Today, women are continuously participating in golf. Currently, there are about 5.8 million women who play golf, and the number is projected to rise each year. The involvement of women in the golfing scene has a long history behind it, dating back to the 1500s, to get to where it is today.
Early Golf – 1500s
Going back to 1542 to 1567, Mary, the Queen of Scots, is noted as the first female to engage in golfing. In fact, she is credited in creating the term “caddie,” which comes from her assistant referral name “cadets.” During her ruling, St. Andrews Link, a famous golf course, was built.
Fast-forwarding to 1811, the first recorded golf tournament for women was conducted. This was done in Musselburgh, East Lothian, Scotland and was organized by the Musselburgh Golf Club. Shortly after this, in 1843, the St. Andrews Golf Club was formed and then expanded to the first-ever women’s golf club in 1867. The club became known as The Ladies Putting Club of St Andrews.
In the United States, one of the earliest clubs established was the Shinnecock Hills Golf Club in Southampton, New York, in 1891. This club welcomed women to play. As the women population grew, another 9-hole course was built specially for them. The Shinnecock Hills Golf Club also became the source that first hosted the 6th U.S. Women’s Amateur. It was held at the Meadow Brook Club in Hempstead, New York, in 1895.
In 1917, the Women’s Tournament Committee of the United States Golf Association was established. In 1934, it became the Women’s Committee of the U.S.G.A.
In 1991, the growth of golfing programs emerged to help inspire women to participate in golf. With this can the LPGA Foundation, which encouraged the youth and juniors to play while offering scholarships for girls. With this rise, the Executive Women’s Golf Association, EWGA, was formed to increase participation within employed women. Along with a developing sport came opportunities for women entrepreneurs to design and manufacture golf accessories, and womens golf clothes including golf shoes, shirts, and golf skirts.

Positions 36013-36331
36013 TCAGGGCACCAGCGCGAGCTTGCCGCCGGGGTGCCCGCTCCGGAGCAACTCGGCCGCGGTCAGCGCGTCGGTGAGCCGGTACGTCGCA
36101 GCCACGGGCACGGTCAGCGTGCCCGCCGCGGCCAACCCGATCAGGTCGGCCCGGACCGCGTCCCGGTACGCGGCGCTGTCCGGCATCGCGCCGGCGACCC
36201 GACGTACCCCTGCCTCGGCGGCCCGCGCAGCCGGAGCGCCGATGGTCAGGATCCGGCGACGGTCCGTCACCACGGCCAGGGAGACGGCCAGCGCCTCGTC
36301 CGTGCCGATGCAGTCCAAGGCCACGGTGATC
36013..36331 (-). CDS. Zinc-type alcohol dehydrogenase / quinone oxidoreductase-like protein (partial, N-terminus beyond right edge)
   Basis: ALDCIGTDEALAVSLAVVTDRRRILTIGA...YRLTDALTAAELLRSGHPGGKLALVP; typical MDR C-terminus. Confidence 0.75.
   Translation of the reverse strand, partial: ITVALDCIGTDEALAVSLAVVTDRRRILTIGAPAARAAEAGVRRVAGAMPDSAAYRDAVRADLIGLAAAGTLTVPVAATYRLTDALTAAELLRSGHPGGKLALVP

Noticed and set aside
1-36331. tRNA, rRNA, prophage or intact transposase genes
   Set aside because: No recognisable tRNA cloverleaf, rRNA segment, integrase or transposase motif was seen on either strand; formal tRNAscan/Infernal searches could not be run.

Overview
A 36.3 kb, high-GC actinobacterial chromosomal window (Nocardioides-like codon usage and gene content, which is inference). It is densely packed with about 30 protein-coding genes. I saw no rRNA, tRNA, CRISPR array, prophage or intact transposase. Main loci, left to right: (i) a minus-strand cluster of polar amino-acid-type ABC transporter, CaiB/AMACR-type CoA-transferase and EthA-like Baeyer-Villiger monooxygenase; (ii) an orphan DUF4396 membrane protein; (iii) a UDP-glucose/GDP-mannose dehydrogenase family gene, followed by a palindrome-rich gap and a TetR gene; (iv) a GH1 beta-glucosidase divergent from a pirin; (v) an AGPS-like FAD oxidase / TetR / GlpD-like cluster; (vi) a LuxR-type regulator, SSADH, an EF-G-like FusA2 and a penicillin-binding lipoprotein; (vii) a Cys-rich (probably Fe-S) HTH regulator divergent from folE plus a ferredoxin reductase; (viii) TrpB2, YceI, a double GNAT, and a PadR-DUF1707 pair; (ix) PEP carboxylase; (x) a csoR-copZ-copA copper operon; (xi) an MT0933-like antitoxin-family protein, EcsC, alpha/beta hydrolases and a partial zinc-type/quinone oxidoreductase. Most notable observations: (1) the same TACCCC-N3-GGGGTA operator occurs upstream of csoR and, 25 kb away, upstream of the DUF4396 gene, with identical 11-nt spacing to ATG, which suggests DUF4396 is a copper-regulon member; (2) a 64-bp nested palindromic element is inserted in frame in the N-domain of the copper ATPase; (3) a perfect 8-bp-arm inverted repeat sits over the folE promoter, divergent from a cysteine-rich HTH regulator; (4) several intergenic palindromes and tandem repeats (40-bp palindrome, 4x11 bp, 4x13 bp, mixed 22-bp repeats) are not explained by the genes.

In 2001, the Women’s Senior Golf Tour, now known as the Legends Tour, was established for professional women golfers for ages 45 or older. In addition there were many iconic women that helped golf become what it is today.
In 2002, Suzy Whaley competed in the Connecticut PGA Championship and became the first woman ever to win an individual PGA professional tournament. After this win, it prompted the PGA to develop the “Whaley rule,” which requires every player, both men and women, to play from the same tees.
In 2011 Mariel Galdiano, age 13, became the youngest golfer to make the cut at the U.S. Women’s Open. That same year, Lexi, 16 years old, won the Navistar Tournament and was the youngest woman to win an LPGA tournament.
In 2016, golf returned to the Olympics Inbee Park was the first gold medalist in gold since the 1900s.
Golf has been a sport that is played and loved by many over the generations. It has a rich history with significant accomplishments. Even though golf was, and still may be, seen as a male-dominated sport, the growing acceptance of women players grew, especially at the turn of the century. The history of women’s golf was not an easy one, but with perseverance, it has brought victories that we will always remember.